HEALTH — He said he expects that athletes would notice a difference in having their soreness reduced by this amount.
"I think that for athletes...by reducing soreness then they're able to perform better, but we didn't measure this. But if you are sore your movements are very stiff and it's difficult to perform," he said.
Andersen said he'd like to see future studies track whether warming up the muscles to relieve soreness does indeed impact how well athletes perform.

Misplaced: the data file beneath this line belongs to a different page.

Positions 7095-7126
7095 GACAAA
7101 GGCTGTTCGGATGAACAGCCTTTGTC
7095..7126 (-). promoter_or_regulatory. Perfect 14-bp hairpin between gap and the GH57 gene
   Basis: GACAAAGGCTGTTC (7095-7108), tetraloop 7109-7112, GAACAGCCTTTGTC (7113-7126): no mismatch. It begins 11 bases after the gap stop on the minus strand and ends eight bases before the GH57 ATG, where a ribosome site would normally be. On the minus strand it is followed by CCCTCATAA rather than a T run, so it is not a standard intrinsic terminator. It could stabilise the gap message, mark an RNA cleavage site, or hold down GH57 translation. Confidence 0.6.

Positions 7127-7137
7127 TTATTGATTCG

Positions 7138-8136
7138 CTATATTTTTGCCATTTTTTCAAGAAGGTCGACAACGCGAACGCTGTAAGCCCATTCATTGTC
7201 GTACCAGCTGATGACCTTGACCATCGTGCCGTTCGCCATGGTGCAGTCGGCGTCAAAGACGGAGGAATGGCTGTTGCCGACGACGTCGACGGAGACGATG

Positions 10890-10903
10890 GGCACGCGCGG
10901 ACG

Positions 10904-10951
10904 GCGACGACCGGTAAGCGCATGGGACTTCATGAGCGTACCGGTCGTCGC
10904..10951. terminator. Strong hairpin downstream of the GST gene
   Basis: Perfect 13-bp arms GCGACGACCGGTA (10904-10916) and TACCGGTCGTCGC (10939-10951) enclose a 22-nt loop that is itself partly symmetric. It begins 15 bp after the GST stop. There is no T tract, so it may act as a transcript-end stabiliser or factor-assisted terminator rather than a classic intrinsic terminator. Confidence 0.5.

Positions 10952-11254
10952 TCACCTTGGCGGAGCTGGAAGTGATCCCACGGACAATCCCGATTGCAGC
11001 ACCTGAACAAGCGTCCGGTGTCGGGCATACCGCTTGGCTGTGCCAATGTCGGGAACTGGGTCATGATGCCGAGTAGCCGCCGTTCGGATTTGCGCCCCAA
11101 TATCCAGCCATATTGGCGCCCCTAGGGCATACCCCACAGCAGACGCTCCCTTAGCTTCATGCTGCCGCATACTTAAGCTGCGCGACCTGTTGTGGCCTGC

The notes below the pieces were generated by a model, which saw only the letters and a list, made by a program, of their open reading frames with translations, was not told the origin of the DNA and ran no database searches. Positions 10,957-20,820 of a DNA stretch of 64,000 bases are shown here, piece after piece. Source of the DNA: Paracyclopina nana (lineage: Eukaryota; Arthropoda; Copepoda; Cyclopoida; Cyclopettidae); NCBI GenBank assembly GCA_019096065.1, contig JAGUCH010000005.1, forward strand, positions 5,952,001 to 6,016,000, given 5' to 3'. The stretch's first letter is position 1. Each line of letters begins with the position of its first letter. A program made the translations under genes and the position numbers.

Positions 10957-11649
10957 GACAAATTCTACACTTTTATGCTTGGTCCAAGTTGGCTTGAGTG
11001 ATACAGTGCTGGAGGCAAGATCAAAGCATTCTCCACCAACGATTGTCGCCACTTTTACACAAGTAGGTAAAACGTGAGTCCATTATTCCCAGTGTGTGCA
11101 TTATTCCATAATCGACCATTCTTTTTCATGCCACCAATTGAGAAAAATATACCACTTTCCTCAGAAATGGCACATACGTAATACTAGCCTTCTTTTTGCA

The study suggests that "maybe (massage or exercise) has some benefit for individuals prior to an activity, even though the benefit may be short-lasting," said Jason Brumitt, of the School of Physical Therapy at Pacific University, who was not involved in the research.
It's not clear how massage or exercise would relieve soreness, but Brumitt said that it's thought that they help to clear out metabolic byproducts associated with tissue damage.
Andersen recommends that people try light exercise to ease their pain. The effect is moderate, and only offers temporary relief, but the benefit of using exercise, Andersen said, is that it doesn't require a trained therapist or travel time.
"If people go out and exercise and get sore they can find some relief in just warming up the muscles," he said.